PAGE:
There are 10.8 million individuals enrolled in both Medicare and Medicaid across the country. All are low-income and most have high health care needs and face barriers in accessing the care they need. Explore the sections below to find Issue Briefs, Fact Sheets, and other resources to help you connect older adults to these programs, as well as advocacy tips and manuals to help you expand, improve, and protect the programs in your own community. If you’re looking for a specific resource you don’t see here, or would like to explore older resources, search our Resource Library.
Improper billing (also sometimes referred to as “balance billing”) occurs when doctors, hospitals, or other providers charge beneficiaries with both Medicaid and Medicare for co-pays, co-insurance, or deductibles.
Patients who have both Medicaid and Medicare (including Medicare Advantage) should never be charged for services covered under Medicaid or Medicare. Billing for covered services is illegal under both federal and state law.
Issue Brief: Qualified Medicare Beneficiary (QMB) Protections in Medicare Advantage: Issues, Tips, and Avenues for Advocacy, December, 2019
Issue Brief: Advance Beneficiary Notices, Administrative Fees, and Dual Eligibles, February, 2018
Issue Brief: Fighting Improper Billing of Dual Eligibles: New Strategies, February 2017
Issue Brief: QMB Identification Practices: A Survey of State Practices., March, 2017
Fact Sheet: Summary of CMS Administrative Changes for QMB Improper Billing, September, 2019
Chart: Summary of Administrative Changes for QMB Improper Billing, September, 2018
Chart: State-specific Improper Billing Authorities, February 2017
Medicare Learning Network Booklet: Dually Eligible Beneficiaries under Medicare and Medicaid (February 2020)
Medicare Learning Network Notice: Prohibition on Balance Billing Dually Eligible Individuals Enrolled in the Qualified Medicare Beneficiary (QMB) Program
The resources in this section reflect the various issues dual eligibles face in accessing and being able to afford health care. From improper billing to helping older immigrants access health care, advocates will find resources to solve those and other issues.
Fact Sheet: Coverage Changes for Opioid Treatment Services for Dually Eligible Individuals, January, 2020
Fact Sheet: CMS Regulations Set Ground Rules for D-SNP, April 2019
Issue Brief: D-SNP Look-Alikes – A Primer, July, 2019
Issue Brief: Older Immigrants and Medicare, April 2019
As home to 1.4 million low-income older adults who are eligible for both Medicare and Medicaid (more than any other state), California has been a test case for a massive effort to coordinate their care. Throughout the roll-out of the state's Coordinated Care Initiative (CCI), beginning in 2014, Justice in Aging has trained thousands of advocates on the changes, heard from them about issues in the roll-out, and pushed the state for fixes. We also share our knowledge with advocates in other states to help them as their states roll out similar programs.
(was shared with the state’s Department of Health Care Services and CMS in June)
Issue Brief: Cal MediConnect: Unmet Need and Great Opportunity in California’s Dual Eligible Demonstration, February, 2019
Fact Sheet: Cal MediConnect Deeming, April, 2018
Fact Sheet: Cal MediConnect: Continuity of Care, May, 2015
Fact Sheet: Balance Billing in California, November, 2011
Issue Brief: Culturally Competent Outreach Strategies in Health Care Transitions, coauthored with Advocates for African American Elders, March, 2015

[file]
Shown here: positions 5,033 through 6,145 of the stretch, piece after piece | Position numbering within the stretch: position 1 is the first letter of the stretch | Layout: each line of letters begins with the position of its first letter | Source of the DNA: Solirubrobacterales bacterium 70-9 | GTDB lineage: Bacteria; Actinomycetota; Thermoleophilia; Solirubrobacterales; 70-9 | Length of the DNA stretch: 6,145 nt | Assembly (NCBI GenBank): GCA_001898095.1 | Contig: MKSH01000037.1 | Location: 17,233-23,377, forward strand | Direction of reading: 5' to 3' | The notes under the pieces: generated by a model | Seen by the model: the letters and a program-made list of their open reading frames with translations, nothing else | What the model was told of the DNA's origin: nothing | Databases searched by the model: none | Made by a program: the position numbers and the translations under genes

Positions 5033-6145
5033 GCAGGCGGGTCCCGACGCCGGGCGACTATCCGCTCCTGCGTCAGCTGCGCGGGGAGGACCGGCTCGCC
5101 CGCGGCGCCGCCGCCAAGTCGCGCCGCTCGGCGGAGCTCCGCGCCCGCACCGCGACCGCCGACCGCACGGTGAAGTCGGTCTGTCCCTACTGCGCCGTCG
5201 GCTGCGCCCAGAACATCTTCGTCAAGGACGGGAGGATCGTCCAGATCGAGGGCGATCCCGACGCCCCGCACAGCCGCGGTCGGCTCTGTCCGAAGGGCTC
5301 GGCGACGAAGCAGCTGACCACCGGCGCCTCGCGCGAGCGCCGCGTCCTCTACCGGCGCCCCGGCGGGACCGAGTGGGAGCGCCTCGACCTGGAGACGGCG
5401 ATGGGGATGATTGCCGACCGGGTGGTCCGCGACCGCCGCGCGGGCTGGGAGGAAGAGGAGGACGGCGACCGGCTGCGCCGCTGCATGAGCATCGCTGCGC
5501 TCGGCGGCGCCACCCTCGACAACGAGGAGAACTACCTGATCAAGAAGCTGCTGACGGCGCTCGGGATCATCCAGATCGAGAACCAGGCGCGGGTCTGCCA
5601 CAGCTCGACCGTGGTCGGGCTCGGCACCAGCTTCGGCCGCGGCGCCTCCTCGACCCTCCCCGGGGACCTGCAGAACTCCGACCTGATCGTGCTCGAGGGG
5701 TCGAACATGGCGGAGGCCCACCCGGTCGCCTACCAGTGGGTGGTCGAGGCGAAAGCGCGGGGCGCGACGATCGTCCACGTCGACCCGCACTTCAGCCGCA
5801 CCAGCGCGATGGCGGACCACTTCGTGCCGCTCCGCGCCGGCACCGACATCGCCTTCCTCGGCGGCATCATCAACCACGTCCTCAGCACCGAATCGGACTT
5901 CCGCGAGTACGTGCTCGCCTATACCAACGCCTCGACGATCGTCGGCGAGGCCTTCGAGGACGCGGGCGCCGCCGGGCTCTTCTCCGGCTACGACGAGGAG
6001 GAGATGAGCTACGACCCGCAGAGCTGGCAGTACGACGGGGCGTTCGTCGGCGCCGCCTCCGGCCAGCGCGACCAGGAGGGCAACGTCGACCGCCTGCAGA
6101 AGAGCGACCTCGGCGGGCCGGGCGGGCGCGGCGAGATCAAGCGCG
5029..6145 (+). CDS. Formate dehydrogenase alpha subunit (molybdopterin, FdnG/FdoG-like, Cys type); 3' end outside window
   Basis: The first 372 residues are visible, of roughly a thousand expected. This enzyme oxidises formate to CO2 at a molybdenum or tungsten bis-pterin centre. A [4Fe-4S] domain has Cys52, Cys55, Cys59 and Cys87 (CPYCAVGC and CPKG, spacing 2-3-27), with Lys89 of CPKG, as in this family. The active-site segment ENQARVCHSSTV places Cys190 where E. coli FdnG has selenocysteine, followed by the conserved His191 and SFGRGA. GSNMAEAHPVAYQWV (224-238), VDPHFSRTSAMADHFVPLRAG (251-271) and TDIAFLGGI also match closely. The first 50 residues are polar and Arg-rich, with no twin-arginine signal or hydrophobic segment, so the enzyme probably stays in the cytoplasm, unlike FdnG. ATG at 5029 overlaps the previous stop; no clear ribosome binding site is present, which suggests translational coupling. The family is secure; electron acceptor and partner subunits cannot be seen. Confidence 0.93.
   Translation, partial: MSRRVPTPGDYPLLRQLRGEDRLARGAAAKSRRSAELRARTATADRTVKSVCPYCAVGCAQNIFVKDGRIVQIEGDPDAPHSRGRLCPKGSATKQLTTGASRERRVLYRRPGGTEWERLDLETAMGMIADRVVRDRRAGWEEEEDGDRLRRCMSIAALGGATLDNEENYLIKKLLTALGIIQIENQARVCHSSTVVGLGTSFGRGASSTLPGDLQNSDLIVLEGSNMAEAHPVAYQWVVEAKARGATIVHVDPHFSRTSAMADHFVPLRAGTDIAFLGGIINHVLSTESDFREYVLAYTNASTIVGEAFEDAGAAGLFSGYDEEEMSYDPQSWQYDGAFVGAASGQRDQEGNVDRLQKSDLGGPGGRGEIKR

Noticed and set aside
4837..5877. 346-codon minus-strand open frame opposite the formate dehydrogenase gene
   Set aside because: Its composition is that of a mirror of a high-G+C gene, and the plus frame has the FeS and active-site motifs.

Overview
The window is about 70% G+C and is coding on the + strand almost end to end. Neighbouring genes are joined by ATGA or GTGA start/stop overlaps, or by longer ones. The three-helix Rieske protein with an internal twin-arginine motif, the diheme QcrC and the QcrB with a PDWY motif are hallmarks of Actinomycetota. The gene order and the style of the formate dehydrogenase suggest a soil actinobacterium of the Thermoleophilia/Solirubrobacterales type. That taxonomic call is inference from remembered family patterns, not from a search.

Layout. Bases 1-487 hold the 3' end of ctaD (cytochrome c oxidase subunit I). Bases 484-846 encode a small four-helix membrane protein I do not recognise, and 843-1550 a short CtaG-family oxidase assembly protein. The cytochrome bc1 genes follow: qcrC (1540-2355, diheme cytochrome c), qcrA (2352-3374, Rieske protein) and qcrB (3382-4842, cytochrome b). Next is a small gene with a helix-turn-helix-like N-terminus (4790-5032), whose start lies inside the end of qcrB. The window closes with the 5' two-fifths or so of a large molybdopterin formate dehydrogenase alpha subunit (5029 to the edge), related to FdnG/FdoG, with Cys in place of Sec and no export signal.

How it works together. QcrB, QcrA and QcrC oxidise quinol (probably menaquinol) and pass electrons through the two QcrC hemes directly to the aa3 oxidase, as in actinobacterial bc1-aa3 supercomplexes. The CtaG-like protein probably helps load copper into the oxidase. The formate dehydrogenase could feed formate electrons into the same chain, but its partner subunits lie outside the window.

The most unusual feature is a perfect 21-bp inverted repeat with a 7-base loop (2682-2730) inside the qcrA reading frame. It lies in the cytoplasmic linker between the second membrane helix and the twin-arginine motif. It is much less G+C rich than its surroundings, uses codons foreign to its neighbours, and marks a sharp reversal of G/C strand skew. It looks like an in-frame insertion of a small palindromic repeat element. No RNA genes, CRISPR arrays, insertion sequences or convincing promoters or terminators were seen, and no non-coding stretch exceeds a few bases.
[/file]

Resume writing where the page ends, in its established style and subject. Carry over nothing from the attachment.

Issue Brief: Duals Demonstration: A First Glimpse at Lessons Learned, March, 2016
CCI: An Update (December 2017)
CCI: Two Years into Implementation (February 2016)
CCI Advanced (2015)
CCI Basics (2015)
How is the CCI Working? An Advocate Fact Sheet on evaluations of the CCI
Evaluation of Cal MediConnect – Focus Group Results
Evaluation of Cal MediConnect – Telephone Survey Results
An earlier RTI evaluation focusing on implementation of demonstrations in California, Illinois, Massachusetts, Ohio, Virginia, and Washington can be found here.
Under the Affordable Care Act Centers for Medicare and Medicaid Services (CMS) created a new office to focus exclusively on individuals who qualify for Medicare and Medicaid, dual eligibles. The new entity, the Medicare-Medicaid Coordination Office, began working with states across the country to better align Medicare and Medicaid benefits through state-run dual eligible demonstrations. Justice in Aging ensures dual eligibles entering these new programs are adequately informed of care changes; retain access to doctors of their choice; maintain services and care without disruptions; and get help navigating an appeals system that honors their due process rights.
Issue Brief: Unfinished Business: Designing Appeals Procedures in the Dual Eligible Demonstrations, December, 2014
Tool: Appeals Processes in the Dual Eligible Demonstration, September, 2013
Issue Brief: Building an Integrated Appeals System for Dual Eligibles, October, 2011
Issue Brief: Outreach and Enrollment Materials in States Implementing a Dual Eligible Demonstration, July 2015
Issue Brief: You've Got Mail: Designing Enrollment Notices for a Dual Eligible Demonstration Rollout, June, 2014
Appendix 1: Working Chart of Outreach Notices
Examples of 10 State Notices
with comments on strengths (in blue) and areas for improvement (in red):
Issue Brief: Continuity of Care in the Dual Eligible Demonstrations: A Tool for Advocates, May, 2013
Issue Brief: Ensuring Consumer Protection for Dual Eligibles in Integrated Models, July 2011
Issue Brief: Medicare and Medicaid Alignment: Challenges and Opportunities for Serving Dual Eligibles, August, 2011
Issue Brief: The Duals Demonstration: A First Glimpse at Lessons Learned, March, 2016
Issue Brief: Improving the Qualified Medicare Benefit Program for Dual Eligibles, November, 2011